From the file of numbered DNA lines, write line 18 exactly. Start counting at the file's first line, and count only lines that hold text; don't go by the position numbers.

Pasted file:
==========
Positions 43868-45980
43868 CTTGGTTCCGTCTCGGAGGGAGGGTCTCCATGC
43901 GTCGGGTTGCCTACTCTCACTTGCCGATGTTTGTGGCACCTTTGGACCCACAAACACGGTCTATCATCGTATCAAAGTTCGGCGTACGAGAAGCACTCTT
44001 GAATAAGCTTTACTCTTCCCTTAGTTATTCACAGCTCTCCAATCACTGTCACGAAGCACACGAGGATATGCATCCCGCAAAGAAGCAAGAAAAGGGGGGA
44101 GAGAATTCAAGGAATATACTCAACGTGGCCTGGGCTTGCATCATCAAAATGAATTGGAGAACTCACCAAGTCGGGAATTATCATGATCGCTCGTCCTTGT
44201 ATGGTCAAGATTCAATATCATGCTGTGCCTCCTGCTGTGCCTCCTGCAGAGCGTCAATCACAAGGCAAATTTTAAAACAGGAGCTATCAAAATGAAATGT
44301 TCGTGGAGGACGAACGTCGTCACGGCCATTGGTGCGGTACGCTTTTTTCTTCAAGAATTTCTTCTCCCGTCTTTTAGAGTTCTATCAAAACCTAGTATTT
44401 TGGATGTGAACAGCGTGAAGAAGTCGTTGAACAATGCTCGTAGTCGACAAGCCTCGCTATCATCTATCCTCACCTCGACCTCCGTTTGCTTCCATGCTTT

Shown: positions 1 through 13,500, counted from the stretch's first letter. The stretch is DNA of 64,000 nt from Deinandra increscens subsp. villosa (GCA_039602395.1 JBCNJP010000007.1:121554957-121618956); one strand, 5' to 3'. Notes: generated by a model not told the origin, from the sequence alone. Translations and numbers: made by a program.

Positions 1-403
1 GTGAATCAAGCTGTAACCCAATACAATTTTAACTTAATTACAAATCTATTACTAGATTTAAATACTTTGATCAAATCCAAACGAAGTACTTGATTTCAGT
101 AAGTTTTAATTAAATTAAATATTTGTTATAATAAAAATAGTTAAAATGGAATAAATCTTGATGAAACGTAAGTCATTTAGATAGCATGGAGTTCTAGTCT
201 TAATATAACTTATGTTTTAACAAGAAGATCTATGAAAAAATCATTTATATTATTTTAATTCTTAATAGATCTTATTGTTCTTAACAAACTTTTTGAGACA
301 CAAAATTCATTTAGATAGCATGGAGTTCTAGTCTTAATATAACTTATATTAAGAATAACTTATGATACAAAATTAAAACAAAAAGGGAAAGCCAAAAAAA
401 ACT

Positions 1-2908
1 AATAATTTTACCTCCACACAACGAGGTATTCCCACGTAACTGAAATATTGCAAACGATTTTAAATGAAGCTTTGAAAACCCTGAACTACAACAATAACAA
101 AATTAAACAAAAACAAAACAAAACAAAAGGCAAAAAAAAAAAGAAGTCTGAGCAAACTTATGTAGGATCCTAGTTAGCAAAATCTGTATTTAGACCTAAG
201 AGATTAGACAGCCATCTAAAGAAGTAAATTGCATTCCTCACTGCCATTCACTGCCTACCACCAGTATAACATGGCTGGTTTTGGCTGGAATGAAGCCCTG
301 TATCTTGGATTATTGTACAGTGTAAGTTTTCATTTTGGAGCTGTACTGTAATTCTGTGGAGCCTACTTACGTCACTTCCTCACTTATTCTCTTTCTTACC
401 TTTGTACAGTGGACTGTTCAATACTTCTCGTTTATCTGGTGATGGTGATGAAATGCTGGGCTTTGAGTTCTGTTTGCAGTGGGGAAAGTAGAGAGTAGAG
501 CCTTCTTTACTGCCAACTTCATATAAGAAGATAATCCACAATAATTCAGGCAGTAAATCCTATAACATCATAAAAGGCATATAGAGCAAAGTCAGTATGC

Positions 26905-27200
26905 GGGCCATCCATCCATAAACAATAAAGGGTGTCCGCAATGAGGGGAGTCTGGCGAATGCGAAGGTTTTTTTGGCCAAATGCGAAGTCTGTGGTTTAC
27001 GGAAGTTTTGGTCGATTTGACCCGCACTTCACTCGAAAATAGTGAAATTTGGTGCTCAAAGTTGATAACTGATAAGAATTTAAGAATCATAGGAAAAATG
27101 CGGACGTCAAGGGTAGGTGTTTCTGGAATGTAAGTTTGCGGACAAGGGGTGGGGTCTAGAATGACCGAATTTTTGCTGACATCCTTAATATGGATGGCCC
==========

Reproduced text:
101 AATTAAACAAAAACAAAACAAAACAAAAGGCAAAAAAAAAAAGAAGTCTGAGCAAACTTATGTAGGATCCTAGTTAGCAAAATCTGTATTTAGACCTAAG